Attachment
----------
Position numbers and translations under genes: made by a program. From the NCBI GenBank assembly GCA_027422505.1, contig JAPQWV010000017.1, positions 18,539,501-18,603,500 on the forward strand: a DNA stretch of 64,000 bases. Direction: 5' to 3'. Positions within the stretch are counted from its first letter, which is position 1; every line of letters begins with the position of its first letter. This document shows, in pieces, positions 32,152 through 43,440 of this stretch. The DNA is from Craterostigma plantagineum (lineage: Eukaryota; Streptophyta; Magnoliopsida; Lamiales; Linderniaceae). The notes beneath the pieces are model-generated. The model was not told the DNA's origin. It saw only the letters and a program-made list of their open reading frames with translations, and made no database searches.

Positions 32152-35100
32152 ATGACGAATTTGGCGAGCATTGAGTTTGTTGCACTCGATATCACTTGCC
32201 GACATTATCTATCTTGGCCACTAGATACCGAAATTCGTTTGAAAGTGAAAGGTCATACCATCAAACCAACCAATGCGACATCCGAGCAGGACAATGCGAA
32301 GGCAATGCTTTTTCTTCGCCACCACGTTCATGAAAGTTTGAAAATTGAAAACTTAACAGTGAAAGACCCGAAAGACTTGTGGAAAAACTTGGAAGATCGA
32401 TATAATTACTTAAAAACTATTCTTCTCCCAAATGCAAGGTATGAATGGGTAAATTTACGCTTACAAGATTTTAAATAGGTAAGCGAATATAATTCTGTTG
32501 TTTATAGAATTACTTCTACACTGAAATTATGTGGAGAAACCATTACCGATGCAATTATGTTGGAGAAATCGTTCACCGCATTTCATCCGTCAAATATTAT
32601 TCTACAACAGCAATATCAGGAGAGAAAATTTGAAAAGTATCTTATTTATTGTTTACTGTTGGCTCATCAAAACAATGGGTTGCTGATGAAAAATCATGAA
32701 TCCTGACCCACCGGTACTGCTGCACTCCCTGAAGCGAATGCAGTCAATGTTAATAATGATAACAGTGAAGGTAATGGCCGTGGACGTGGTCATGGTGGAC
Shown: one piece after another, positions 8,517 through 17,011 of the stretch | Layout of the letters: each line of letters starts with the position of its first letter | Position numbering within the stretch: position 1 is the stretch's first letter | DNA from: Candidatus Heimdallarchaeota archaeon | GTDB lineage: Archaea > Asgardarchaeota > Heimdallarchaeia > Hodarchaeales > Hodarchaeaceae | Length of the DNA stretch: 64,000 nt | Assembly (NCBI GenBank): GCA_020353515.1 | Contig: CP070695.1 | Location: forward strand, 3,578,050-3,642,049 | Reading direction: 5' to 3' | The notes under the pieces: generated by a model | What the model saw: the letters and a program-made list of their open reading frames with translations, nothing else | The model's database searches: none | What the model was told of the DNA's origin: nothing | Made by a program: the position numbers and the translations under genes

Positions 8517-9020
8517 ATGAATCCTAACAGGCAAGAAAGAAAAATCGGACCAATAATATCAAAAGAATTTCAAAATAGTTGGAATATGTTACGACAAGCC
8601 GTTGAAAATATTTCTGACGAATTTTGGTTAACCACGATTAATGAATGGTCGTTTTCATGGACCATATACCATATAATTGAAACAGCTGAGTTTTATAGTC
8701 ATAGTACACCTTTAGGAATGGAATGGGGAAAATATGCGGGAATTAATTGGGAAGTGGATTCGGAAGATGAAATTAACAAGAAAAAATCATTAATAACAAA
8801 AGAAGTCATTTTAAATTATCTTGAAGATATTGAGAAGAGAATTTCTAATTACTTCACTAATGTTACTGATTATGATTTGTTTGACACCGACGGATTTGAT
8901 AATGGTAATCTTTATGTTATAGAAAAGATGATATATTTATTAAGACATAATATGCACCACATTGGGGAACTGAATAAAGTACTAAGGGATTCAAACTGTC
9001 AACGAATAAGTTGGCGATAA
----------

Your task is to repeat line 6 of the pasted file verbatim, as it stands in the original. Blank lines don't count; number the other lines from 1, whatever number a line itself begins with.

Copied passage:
32401 TATAATTACTTAAAAACTATTCTTCTCCCAAATGCAAGGTATGAATGGGTAAATTTACGCTTACAAGATTTTAAATAGGTAAGCGAATATAATTCTGTTG